When the concentration was higher than 2 00 ppm, acetic acid showed a significant antimicrobial activity against E. coli strains44. In the present study, a part of the antimicrobial activity observed with chitosan films could be attributed to the residual amount of this compound in the film, since some of the acetic acid incorporated in the FFD evaporates during film drying. According to Brody et al.45, the antimicrobial effect of chitosan occurred without any migration of active agents. As chitosan is in a solid form, only microorganisms in direct contact with the active sites of the polymer are inhibited because chitosan cannot diffuse through the adjacent agar media46. In the present study, bacteria are inoculated on the plate surface, so chitosan is in direct contact with microorganisms. Incorporating antimicrobial agents, such as essential oils, into chitosan edible films can improve the antimicrobial efficiency of the film, as the diffusion of the oil compounds would compensate the non-migrated antimicrobial power of CH. Nevertheless, this was only observed for the Gram-positive bacteria tested, L. monocytogenes and S. aureus, which can be explained because CH is less effective against these pathogens if compared with essential oils. Previous studies show that EO were active against Gram-positive rather than Gram-negative bacteria35 and generally the latter were more sensitive to CH47,42. Escherichia coli as opposed to the other microorganisms studied, is classified among Gram-negative bacteria and a more effective antimicrobial activity of pure CH films has been observed.

Listeria monocytogenes: The antimicrobial effect against L. monocytogenes at 10°C of CH, HPMC, CH-EO and HPMC-EO composite films was determined on TSA-NaCl medium and shown in Fig. 2. Pure HPMC films were not effective at reducing L. monocytogenes growth, since no significant differences were observed in microbial growth with respect to the control TSA-NaCl plates. Listeria monocytogenes population increased from 2-8 logs CFU cm–2 at the end of the storage period.

Marjoram oil incorporated into the HPMC matrix was more effective than cinnamon oils at the same concentration. Following a storage period of 12 days, films with 2% of Marjoram oil reduced the microbial growth with respect to the control to 6.5 logs whereas only 2 and 4 logs were reduced with the same level of cinnamon oil or clove oil, respectively. At the highest concentration (2%), marjoram oil incorporation into the HPMC matrix led to a reduction of the initial pathogen population throughout the entire storage period and a complete inhibition of growth was observed with 1% marjoram oil until the 5th days of storage, giving rise to a microbial reduction of approximately 4.5 logs after 12 storage days. As expected, the antimicrobial effect is less marked with 0.5% marjoram oil where a microbial reduction of approximately 2-3 logs as compared to the control plates was observed during the first 7 days of storage.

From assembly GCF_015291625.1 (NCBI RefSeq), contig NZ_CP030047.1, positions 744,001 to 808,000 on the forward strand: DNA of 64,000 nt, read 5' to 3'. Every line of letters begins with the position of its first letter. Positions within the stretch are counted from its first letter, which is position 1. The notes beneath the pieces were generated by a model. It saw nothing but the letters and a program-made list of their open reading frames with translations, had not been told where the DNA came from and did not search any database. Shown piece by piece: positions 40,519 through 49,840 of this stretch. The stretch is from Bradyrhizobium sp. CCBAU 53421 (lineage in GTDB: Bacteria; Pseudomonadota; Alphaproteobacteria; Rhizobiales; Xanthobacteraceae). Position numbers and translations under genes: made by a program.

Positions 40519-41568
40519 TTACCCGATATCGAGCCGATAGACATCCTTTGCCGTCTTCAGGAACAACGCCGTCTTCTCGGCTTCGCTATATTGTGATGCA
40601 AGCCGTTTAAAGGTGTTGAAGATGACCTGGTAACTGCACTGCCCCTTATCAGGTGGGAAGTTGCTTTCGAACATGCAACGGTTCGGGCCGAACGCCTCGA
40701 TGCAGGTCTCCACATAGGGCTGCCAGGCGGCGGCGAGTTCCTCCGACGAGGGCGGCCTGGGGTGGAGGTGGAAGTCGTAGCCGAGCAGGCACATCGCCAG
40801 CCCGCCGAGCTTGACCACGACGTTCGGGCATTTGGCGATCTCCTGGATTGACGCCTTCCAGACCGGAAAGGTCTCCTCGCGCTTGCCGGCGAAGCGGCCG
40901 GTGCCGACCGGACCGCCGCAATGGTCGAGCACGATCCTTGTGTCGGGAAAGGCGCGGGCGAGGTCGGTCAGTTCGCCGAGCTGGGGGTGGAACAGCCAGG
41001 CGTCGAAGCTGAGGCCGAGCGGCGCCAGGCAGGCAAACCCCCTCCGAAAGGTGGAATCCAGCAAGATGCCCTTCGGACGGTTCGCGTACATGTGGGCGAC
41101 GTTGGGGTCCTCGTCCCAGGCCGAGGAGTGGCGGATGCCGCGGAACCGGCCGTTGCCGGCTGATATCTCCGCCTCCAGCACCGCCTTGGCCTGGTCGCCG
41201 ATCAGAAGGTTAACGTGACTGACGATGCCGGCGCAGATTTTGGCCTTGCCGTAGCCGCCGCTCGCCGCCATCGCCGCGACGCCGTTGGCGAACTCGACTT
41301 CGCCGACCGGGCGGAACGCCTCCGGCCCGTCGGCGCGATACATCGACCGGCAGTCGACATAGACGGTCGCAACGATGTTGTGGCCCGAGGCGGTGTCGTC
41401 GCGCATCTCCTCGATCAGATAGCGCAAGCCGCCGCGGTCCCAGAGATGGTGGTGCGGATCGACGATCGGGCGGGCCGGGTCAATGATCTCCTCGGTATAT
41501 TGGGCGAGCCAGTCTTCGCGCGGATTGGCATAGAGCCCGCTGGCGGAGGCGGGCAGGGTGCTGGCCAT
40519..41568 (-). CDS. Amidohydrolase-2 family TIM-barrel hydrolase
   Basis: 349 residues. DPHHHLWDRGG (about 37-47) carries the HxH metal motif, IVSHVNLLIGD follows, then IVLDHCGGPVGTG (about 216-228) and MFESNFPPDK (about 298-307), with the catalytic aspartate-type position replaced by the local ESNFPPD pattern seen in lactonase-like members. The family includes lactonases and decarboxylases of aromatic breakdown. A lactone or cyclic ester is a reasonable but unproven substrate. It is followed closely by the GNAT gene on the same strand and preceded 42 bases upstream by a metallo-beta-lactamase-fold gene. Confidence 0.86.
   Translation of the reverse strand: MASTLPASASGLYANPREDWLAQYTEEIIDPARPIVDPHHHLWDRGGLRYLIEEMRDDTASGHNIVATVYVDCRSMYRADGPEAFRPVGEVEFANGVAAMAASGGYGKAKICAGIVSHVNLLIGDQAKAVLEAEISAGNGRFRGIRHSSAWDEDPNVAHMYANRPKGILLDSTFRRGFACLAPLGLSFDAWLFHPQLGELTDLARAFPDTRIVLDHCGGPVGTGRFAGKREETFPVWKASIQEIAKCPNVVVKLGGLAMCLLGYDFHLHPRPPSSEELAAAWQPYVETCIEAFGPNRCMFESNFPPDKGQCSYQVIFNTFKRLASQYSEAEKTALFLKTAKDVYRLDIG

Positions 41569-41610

Although, as commented on above, HPMC-cinnamon oil composite films presented a less marked antimicrobial activity than HPMC- marjoram oil films, the highest levels of cinnamon essential oil (2 and 3%) led to a complete inhibition of L. monocytogenes growth for 5 days, reaching a reduction of approximately 2 logs at the end of the storage period. At this final point, the antimicrobial activity was equivalent for all concentrations of cinnamon oil and the pathogen population did not exceed 6 logs CFU cm–2.

The HPMC-clove oil composite films were more effective at controlling L. monocytogenes growth than HPMC-cinnamon oil films. During the first 3 days, a complete inhibition of microbial growth was observed with the three clove oil concentrations 0.5, 1 and 2%. At the end of storage, the pathogen population did not exceed 4 and 5 logs CFU cm–2 for 2% and both 0.5 and 1% of clove oil, respectively.

The CH films without essential oil showed a significant antimicrobial activity against L. monocytogenes, a complete inhibition of the microbial growth was observed during the first five days and the pathogen population did not exceed 6 logs CFU cm–2 at the end of the storage period. Previous studies also reported the antimicrobial activity of CH against L. monocytogenes strains48,32. The incorporation of essential oils into the CH matrix slightly improved the antimicrobial effect of CH as was previously reported by Zivanovic et al.40 for oregano essential oil. In the cases of marjoram oil and clove oil, this was more intense when the EO concentration increased, but for cinnamon oil no effect of the EO concentration was observed.